The "experts" say that a brand should post frequently. I didn't post anything at all in 2018 and this is #3 for 2019.

So I guess I get an "F" for self-promotion. Which, in a way, suits me. I'm from both a time and an area of the country where self-promotion was deemed to be beneath an honest person. Self-promotion was the domain of used-car dealers and storefront loan joints.

Of all the things in life I'm not good at, I can take this one.

Monday, April 1, 2019

Chapter Seven of "The Jamokan Affair"

That's the title that I have settled on, for now.
I followed Sheila Ellis out of Holmes’s office. Ellis was maybe 5’6” and appeared to be Asian. I don’t know the differences between the different nations of East Asia to be able to tell where she or her people were from. Didn’t much care.

“Where are we going?” I asked.

“Medical,” she said.

And Medical was where we went. They had a nearly-complete copy of my medical record already. I was inspected, injected, detected, infected and made to drink some pretty vile stuff. They ran me through some sort of whole-body scanner. Then it was off to dental, where they fixed two nascent cavities. The tech said that my teeth were discolored enough for the outer worlds, which didn’t sound like a compliment.

Monday, March 25, 2019

Writing Fiction; Social Responsibility or Self-Censorship?

I like to write fiction. For various reasons (health, family, other projects), I haven't been doing a lot of it recently. But I keep thinking of story ideas.

Here's the issue: What if I come up with a great idea, a method of doing X, with "X" being a crime of some nature, that, as far as I know, has not been written about, much less attempted. What if, as I envision it, X all hangs together? It would not be a perfect crime, as in either undetectable or one where the perps cannot be proven to have done the crime.

But it might work, as in the perps would be able to pull it off. Do I write it up and publish it somewhere. Do I have a moral responsibility if somebody takes that idea and tries to use it, not for a story, but for a crime?

I kind of, sort of, think that I do. Which is why I have ideas for stories that will never be hammered out on a keyboard. I might commit them to paper, but in the traditional "ink on paper" sense, not in the "type into a word-processing program" sense. But you, Gentle Reader, will never see them. At least, not from me.

For those are the times that we live in.

Tuesday, December 19, 2017


I've got two novels underway. Recently, all I've managed to do is reread and revise what I've done. I'm not making any real headway on either.

On the other hand, it's not as though I've been making any serious money at this.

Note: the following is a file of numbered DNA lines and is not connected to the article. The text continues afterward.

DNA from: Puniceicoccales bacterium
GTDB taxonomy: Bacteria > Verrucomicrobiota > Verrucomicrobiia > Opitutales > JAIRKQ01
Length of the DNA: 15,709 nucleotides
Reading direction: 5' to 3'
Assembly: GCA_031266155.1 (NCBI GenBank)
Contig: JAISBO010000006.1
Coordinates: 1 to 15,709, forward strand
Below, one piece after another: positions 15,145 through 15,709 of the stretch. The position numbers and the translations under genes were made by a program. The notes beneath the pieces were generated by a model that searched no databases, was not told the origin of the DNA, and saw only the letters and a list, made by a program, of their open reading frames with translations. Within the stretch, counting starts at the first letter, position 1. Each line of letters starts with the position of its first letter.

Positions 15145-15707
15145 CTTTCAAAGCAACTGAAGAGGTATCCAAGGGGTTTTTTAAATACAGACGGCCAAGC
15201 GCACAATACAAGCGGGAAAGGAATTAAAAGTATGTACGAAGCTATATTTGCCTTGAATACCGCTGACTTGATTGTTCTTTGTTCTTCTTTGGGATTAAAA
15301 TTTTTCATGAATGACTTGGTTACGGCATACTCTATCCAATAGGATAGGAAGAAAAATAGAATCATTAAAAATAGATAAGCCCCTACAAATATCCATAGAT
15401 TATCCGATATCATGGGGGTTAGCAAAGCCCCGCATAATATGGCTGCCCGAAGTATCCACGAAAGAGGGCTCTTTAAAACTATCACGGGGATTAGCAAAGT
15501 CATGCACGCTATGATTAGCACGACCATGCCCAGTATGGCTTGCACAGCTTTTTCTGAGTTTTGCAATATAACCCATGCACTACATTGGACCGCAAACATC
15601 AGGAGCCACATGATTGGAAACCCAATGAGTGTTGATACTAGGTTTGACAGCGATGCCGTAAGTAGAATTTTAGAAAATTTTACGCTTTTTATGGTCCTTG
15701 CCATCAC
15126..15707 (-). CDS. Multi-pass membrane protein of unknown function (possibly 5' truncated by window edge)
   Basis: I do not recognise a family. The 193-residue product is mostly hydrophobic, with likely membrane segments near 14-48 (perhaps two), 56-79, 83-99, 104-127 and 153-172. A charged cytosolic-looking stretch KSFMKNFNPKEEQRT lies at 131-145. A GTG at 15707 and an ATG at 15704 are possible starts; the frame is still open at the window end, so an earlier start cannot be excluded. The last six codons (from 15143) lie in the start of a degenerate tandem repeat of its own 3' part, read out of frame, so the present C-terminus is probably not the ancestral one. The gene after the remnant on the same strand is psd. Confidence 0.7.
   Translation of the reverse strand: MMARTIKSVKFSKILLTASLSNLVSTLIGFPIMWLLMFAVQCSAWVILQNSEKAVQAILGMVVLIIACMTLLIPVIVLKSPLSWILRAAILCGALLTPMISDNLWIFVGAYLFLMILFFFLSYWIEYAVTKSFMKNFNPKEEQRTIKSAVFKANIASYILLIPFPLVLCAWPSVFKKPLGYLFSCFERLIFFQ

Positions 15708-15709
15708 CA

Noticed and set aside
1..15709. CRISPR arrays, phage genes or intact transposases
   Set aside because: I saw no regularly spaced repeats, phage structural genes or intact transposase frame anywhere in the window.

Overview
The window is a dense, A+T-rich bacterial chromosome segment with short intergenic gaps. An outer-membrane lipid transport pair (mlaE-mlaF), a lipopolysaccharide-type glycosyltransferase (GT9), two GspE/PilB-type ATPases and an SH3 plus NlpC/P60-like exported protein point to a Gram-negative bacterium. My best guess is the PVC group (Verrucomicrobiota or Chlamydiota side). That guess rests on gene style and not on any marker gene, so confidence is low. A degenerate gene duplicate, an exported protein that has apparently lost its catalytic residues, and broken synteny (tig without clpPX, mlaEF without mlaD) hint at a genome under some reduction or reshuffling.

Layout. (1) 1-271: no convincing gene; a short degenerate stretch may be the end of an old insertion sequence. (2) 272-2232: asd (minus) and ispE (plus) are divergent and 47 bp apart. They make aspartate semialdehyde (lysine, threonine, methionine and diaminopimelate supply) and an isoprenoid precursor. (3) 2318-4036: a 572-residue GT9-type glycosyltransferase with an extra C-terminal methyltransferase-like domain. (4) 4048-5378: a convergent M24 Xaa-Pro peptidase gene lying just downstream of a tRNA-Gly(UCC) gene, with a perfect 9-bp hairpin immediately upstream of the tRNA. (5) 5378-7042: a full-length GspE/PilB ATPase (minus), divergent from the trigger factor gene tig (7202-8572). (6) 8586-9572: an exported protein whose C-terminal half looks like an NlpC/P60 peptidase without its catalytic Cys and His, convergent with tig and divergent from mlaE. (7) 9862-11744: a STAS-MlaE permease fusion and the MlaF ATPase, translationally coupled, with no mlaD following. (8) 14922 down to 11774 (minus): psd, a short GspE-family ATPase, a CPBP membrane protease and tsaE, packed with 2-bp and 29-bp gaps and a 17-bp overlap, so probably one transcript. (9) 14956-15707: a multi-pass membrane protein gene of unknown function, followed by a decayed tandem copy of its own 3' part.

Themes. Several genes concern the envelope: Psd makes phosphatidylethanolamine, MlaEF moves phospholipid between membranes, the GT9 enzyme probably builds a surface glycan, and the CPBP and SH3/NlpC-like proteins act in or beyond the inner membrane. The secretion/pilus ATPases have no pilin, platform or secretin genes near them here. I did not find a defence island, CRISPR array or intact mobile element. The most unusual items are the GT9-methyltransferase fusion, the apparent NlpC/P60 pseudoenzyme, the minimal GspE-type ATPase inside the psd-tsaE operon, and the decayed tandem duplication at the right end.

Anyway, Happy Holidays. And follow the Bangor Rules.

Friday, June 30, 2017

More SF

Points of Impact, the sixth book in the series, can now be pre-ordered.

It's due out in January, so if you haven't read #1 through #5, you have time.

Sunday, March 5, 2017

Chapter 6 of "No Working Title Yet"

Well, that's not for certain. I have a couple of titles in mind. In my computer's directory, it's titled "Project 8". Earlier projects include a work that I got about three chapters into and then I lost interest. There are a couple of completed first drafts. One of which I printed out-- the hard copy has enough red marks in it to almost use up an ink pen.

But that's neither here nor there, I guess. So, without further ado:

Chapter Six:

Two hours later, there were scraping noises and a little bit of thumping. The door at the front of the cabin opened and the same woman came out. She went to what I now presumed to be an airlock, opened the inner door and stepped inside. Then she opened the outer door and came back into the cabin.

“Thank you for flying with Fakawi Spacelines, have a nice day, buh-bye,” she said with a grin. Then she went back wherever she had come from.

“Seriously? ‘Fakawi Spacelines’,” I asked, as we went to the lockers to get my baggage.

Amy shrugged. “Spacers are weird. It’s a really boring job, most of the time.”

Sunday, November 13, 2016

Chapter 5 of "No Working Title Yet"

The alarm shrilled at 0230. I felt pretty well rested. I got up, brushed my teeth, made a pass through my hair with an travel brush and got dressed. Everything was packed away five minutes before Amy showed up. She was right on time.

“I imagine that one doesn’t leave tips for housekeeping, here,” I said.

“That’s right. You ready,” she asked.

“Lead on,” I said.

Monday, February 1, 2016

Chapter 4 of "No Working Title Yet"

“Are you hungry,” Amy asked.

“I can eat,” I said.

“OK, then let’s get something,” she said. Still playing Sherpa, she towed my suitcase and laptop bag behind her, as I followed. By my watch, it was well after 2PM. ‘I can eat’ was an understatement.

Saturday, November 28, 2015

Chapter 3

I stayed late that evening, finishing up reports and clearing my desk.  Some things I wasn’t able to do, so I just sent them back to my supervisor with a note that he needed to pass them off.  I didn’t tell him anything about my assignment, for if he hadn’t been told by the brass, he didn’t have a need to know.  Compartmentalization is the rule in this game.

When I went home, I packed. Since the sheet had said “light industrial”, I packed a pair of steel-toe  flight deck boots from a job on an aircraft carrier.  Short and long sleeved work shirts, all cut with some extra room. Jeans and work pants.

My personal gun selection was not huge.  If I need something specialized, I normally can draw it from the armory at work or in the field.  In a pocket under the laptop, I stowed a 4” .357 in a holster, along with 50 rounds of heavy magnum rounds, 50 rounds of 9mm hollowpoints, and 20 round of .38 wadcutters.  The 9mm ammo was for a Smith & Wesson Ladysmith, the wadcutters for a Smith & Wesson Airweight.  I dropped in two magazines for the 9mm, two speed loaders for the .357 and a couple of extra speed strips.  Then I packed pens, two small notebooks and a digital camera.